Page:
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AUTOBIOGRAPHICAL MEMORY
• The “ecological movement”
– Neisser’s call:
• Cognition and Reality (1976)
• Memory Observed (1982)
– Banaji & Crowder (1989): Everyday
memory is bankrupt
• Low generalizability?
• Lack of control
• No new “principles”
– “Applied” studies of memory continue
to be popular
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Flashbulb memories
Prospective memory
Eyewitness testimony
Traumatic amnesia
Mnemonic techniques; expertise
Autobiographical memory
Memory for One’s Life Story:
Content and Process
• Biography and Culture
– Biography as historical record
– Biography as narrative
– The “oral history” movement
• AM as a social activity
– Building and sharing our “life story”
• Allende’s Paula (1995)
– Socializing, bonding and constructing
the “self” through recounting our story
• Proust’s In Search of Lost Time (1922)
– The importance of cues
– Ecphory of the past and present
• Memory is life: Rachel the Replicant
– The importance of reminiscence among
the elderly
• Bluck: In search of wisdom
– The adaptive functions of AM: fight,
flight or flirt?
METHODS OF TESTING
AUTOBIOGRAPHICAL MEMORY
• Cuing methods
– Free recall (and problem of clustering)
– Cued recall
• By word or phrase (Galton 1879; Crovitz
1974)
• By date
• By “life period”
– Recognition (and issue of distractors)
• How to verify memory?
– Experimenters keeping diaries
• Linton (75), Wagenaar (86): record events
and contexts
– Subjects keeping diaries
• Brewer (88): random “moments”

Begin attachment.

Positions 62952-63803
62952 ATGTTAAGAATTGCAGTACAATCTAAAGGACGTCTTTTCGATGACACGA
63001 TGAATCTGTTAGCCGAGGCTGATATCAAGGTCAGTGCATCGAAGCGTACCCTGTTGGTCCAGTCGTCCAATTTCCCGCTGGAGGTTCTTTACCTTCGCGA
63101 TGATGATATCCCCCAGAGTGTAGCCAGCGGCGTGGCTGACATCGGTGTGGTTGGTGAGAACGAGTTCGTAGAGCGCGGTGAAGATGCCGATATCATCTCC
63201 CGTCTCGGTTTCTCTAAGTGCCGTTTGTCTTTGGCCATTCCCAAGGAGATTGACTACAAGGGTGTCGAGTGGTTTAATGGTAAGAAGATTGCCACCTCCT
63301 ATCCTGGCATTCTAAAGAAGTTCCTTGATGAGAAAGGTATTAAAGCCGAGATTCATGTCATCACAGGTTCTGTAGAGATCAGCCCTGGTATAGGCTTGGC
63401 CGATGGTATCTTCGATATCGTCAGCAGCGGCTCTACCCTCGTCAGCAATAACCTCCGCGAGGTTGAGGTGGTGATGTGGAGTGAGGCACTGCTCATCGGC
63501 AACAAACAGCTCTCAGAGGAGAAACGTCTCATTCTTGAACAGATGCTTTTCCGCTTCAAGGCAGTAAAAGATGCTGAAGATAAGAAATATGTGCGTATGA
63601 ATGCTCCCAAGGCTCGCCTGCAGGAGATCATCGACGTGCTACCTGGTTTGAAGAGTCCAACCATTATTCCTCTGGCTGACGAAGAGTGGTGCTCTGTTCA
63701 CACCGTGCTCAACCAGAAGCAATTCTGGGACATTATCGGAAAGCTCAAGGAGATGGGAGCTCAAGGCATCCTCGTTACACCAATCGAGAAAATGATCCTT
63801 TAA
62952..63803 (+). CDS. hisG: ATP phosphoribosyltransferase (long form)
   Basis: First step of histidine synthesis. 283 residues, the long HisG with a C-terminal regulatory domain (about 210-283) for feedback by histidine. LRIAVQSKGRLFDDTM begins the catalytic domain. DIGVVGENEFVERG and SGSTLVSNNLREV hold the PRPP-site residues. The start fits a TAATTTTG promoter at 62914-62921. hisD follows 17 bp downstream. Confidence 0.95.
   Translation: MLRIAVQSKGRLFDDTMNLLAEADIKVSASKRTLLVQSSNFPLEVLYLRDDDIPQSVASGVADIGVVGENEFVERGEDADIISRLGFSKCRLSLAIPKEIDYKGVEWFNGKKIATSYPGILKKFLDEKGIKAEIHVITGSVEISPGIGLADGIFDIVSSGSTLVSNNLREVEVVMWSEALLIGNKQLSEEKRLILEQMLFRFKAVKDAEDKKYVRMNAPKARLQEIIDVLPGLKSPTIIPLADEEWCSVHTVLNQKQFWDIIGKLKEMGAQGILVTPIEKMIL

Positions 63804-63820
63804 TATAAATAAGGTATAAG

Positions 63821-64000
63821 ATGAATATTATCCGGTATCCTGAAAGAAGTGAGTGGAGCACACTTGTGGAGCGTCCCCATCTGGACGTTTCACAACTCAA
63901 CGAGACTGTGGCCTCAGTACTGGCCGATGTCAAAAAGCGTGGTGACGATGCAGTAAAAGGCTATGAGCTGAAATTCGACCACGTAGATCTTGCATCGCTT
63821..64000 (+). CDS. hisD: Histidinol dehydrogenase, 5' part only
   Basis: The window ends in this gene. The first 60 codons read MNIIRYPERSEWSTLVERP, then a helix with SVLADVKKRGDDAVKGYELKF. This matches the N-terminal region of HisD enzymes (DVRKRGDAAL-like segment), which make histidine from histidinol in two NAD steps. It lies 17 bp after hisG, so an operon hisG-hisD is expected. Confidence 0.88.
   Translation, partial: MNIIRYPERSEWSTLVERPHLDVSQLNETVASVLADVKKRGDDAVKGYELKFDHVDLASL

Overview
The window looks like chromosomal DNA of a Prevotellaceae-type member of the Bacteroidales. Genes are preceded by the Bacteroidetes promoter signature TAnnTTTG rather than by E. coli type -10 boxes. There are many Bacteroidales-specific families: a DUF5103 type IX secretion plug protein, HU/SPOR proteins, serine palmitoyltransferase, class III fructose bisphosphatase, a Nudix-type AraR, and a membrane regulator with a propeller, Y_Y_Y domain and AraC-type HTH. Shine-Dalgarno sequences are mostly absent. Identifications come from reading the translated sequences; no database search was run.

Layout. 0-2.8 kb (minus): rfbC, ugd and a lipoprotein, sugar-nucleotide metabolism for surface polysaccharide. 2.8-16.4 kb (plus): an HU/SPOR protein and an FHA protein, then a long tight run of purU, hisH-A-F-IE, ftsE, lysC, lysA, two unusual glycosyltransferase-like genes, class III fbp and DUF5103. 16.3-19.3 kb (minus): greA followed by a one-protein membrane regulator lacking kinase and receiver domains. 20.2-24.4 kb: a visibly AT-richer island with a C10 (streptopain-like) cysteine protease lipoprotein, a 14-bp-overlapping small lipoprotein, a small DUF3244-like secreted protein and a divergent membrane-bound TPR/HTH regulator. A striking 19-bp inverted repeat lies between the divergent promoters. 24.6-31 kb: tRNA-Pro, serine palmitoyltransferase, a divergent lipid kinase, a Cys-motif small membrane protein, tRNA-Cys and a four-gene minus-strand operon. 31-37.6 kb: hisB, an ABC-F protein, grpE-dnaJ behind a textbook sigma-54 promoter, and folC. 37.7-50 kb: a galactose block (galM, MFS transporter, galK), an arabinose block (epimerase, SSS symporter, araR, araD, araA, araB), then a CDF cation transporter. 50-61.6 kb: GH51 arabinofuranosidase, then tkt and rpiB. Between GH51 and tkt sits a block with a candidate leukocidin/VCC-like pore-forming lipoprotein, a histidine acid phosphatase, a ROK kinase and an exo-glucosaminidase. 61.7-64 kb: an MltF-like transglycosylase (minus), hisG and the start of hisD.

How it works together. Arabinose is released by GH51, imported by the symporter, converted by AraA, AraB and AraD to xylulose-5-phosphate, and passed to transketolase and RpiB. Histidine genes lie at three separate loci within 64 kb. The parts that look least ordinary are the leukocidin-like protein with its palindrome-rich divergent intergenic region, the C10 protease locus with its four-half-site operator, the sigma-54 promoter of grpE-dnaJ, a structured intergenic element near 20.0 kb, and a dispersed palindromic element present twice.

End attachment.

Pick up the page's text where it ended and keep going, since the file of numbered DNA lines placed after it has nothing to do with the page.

– Interviews with family members
– Repeated testing of individuals
STRUCTURE AND PROCESS IN
AUTOBIOGRAPHICAL MEMORY
• The forgetting function for AM
– Strong recency effect
– Quasilinear or power function?
• Crovitz & Schiffman, 1974
• Wagenaar, 1986
– Content and cuing variables
• Salience and emotionality
• Number and type of cues
Data from Wagenaar, 1986
– Deviations from the curve
• Infantile amnesia and its causes
• The “reminiscence bump” 15-25 yrs
• Content of AM
– AM as composite of episodic
(spatiotemporal context) and semantic
(personal and factual) information
– EM as fleeting, unless “linked” to AM
knowledge and context (Conway, 00)
• EM (e.g., imagery) critical for cuing
– Linked to or part of the “Self” and goal
• Importance of self and goal hierarchy in
Conway’s recent work
– Largely constructive
• 30% new details, 40% change in those
called “distinctive”, over retest
(Anderson & Conway, 94)
– But also largely accurate
• Constraints on errors
• Rehearsal and stabilization of stories
• Organization of AM
– Conway & Rubin’s hierarchical model
• Life Periods around Themes
• General Events and “minihistories”
• Event-specific Knowledge and details
• Retrieval of AM
– Retrieval as cyclic and effortful
• General events the “typical” entry point
via cues (cf. Rosch’s Basic Level?)
• Top two levels accessed “semantically”
• ESK within events accessed
chronologically?
– Free recall at first faster, then slower,
than chronological (Anderson &
Conway 93)
Crovitz & Schiffman, 1974
cue-word recall of AM
Wagenaar 1986
Diary-based cued recall of AM
Wagenaar 1986
AM content and access
Functions are Wagenaar’s ratings at time of event,
With “`1” the lowest in all cases